Given the multi-dimensional role he played in the world of letters, one might easily think that there could not have been much time for anything else in the life of AJS. Far from it. He was consumed by other interests. He was a conscientious, full-time civil servant pursuing a distinguished career to the highest level. Above all he was a devoted husband and father and God-fearing man whose life very much revolved around family, friends and Church. He lived a good life to the full, every hour measured against the best a man could strive to be.
On the occasion of his 100th birth anniversary AJS is deservedly being honoured by a concert and readings tonight at the Theatre Guild Playhouse, by an exhibition of his work at the National Library and by entering his name in the Library’s Hall of Fame in the literary arts. In this connection, I mourn the tragic death last Christmas Eve of Gillian Thompson, Chief Librarian. She was a leading organizer in these celebrations in honour of AJS. She was an excellent person and an exceptional toiler in the ancient and marvellous kingdom of books. Her loss is a terrible one in the world of letters. Hers was a life of great merit senselessly cut short.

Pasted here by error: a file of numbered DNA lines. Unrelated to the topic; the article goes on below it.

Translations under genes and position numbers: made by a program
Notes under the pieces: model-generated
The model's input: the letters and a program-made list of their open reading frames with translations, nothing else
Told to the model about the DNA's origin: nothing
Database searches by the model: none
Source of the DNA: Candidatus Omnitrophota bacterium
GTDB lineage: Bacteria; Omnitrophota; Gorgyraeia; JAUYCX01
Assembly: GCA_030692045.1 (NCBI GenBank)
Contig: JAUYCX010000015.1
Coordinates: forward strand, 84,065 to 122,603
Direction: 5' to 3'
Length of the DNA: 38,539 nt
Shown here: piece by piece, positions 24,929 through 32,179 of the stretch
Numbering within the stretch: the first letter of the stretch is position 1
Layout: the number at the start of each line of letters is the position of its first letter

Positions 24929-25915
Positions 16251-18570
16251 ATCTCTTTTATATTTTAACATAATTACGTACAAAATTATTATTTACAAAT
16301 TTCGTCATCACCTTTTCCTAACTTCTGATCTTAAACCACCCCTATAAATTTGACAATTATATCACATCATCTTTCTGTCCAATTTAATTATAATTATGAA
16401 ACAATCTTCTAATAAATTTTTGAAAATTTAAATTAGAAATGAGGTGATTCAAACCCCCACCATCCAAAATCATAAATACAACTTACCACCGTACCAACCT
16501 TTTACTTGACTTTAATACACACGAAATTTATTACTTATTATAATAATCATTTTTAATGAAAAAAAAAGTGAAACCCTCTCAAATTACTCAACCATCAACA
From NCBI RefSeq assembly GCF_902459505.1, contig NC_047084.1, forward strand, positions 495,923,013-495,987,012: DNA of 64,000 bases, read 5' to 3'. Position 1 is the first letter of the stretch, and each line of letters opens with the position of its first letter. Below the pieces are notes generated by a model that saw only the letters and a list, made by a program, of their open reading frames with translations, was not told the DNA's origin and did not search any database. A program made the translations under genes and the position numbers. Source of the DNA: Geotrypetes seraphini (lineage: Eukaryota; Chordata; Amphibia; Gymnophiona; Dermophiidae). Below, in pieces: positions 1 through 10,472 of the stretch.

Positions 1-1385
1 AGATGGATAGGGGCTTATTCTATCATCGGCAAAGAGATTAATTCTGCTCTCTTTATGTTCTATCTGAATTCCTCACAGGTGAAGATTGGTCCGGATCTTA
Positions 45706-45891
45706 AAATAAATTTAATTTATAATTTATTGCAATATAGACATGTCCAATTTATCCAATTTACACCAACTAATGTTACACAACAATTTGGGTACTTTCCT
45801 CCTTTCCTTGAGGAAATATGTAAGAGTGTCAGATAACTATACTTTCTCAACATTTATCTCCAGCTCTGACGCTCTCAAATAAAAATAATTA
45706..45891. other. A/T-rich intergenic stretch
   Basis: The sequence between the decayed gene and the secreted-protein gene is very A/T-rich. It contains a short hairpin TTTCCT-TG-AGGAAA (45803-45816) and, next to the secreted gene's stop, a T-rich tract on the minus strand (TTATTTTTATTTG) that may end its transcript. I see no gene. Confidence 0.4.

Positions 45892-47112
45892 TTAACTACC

AJS will also be honoured by the Caribbean Press reprinting the original series of Kyks starting in 1945 and by fixing a commemorative plaque on the house in North Road where he and his wife Elma lived for so many years. His Collected Poems will also be republished in the Caribbean Press’s Guyana Classics series.
He deserves great honour. I will always remember him. I loved the man and I loved his poetry. In the end he was a poet through and through. He wrote poems almost until the day he died. In the last year of his life, on his 75th birthday, in a small gathering of family and friends, he read a poem composed for the occasion. Lucid as the sun, refreshing as the wind pouring through the windows of his North Road Bourda home, he read 12th January, 1989:
Bless Father God, I pray,
The gift of my birthday,
This milestone – I alive
At age seventy-five.
Bless, Holy Spirit, bless
With Thine own holiness
All that I do and say
As from Thy will today
And Jesus Christ Thy son
May all His Grace be done.
The clear, low voice of the great old man, the old poet, saying the simple, clear, shining lines brought tears to my eyes.